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British Industrial History

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Rankin Kennedy

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Rankin Kennedy (c1854-1917), consulting engineer (electric) and inventor


Obituary[1]

The dearth took place on the Isle of Bute on April 17th, in his sixty-fourth year, of Mr. Rankin Kennedy, consulting engineer and inventor, who, at one time, occupied a prominent position as electrical plant manufacturer in Glasgow, and of late years wrote a number of semi-popular works on electrical engineering and a related subjects. Prior to engaging in technical literary work and retiring to Rothesay, Mr. Kennedy had been on the electrical staff of Kelvin and James White, Limited - now Kelvin, Bottomley and Baird, Limited - but his best work had been achieved earlier in connection with the introduction of electricity for lighting and power purposes. In 1888 he had control of the Woodside Electric Works, Kelvinbridge, Glasgow, a concern of considerable importance, established five years previously, but subsequently demolished to make way for the Kelvin Bridge Station of the Caledonian Railway. The works were equipped with good facilities for the manufacture of dynamos, motors, lamps, &c., for both land and ship lighting. In 1883 Mr. Kennedy's name was closely associated with the introduction of electric distribution by means of alternating currents and trans formers. Complete installations for ships were turned out in considerable numbers from the works, in the establishment and conduct of which Mr. Kennedy had associated with him Messrs. R. and J . Dick. Among the machines he patented, the most notable was, perhaps, his compound wound self regulating slow-speed dynamo.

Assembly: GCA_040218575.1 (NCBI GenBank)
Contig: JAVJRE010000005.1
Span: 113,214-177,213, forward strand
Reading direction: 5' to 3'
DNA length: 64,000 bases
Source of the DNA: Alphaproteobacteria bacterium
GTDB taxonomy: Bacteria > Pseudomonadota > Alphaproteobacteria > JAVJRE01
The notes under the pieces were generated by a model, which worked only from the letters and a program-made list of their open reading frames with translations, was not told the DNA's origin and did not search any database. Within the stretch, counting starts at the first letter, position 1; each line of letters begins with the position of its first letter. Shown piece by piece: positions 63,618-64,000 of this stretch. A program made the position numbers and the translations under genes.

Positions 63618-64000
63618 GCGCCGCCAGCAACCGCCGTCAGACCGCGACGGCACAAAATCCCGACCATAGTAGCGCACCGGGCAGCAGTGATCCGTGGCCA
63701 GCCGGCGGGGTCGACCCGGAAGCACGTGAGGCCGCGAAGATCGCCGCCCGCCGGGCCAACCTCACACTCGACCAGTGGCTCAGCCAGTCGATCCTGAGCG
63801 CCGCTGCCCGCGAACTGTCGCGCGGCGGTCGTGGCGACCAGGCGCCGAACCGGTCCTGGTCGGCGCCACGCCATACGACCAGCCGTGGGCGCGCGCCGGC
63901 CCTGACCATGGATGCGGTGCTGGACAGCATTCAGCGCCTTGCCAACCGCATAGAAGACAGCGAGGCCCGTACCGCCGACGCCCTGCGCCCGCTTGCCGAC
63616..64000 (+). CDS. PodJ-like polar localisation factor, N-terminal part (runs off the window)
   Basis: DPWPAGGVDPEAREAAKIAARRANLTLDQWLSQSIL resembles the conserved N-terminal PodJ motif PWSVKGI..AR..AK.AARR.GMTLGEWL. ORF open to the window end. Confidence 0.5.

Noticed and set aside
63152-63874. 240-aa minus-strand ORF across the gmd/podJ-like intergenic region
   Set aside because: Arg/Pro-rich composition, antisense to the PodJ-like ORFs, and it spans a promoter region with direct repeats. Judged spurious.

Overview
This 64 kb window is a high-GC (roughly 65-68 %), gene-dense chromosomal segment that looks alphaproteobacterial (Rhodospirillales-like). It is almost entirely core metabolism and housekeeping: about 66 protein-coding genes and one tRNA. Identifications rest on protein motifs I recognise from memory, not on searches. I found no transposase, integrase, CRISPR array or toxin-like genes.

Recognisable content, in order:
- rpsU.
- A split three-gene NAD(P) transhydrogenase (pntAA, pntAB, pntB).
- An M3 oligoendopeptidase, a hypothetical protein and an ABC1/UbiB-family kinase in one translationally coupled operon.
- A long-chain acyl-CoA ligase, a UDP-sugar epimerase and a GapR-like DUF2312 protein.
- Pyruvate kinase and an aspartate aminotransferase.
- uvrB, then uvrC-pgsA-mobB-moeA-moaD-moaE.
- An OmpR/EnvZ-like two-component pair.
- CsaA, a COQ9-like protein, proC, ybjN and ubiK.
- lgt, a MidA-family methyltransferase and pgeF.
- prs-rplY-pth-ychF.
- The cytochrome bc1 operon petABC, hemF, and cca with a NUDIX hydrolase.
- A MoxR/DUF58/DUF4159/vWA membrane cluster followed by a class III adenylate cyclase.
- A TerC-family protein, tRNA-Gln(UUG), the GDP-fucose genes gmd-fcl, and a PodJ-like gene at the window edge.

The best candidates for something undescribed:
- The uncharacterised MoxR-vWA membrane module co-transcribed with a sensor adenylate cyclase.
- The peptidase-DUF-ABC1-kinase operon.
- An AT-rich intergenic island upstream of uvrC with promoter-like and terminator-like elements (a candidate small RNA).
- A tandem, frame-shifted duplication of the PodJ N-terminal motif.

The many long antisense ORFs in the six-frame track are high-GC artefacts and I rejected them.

See Also

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Sources of Information

  1. The Engineer 1917/04/27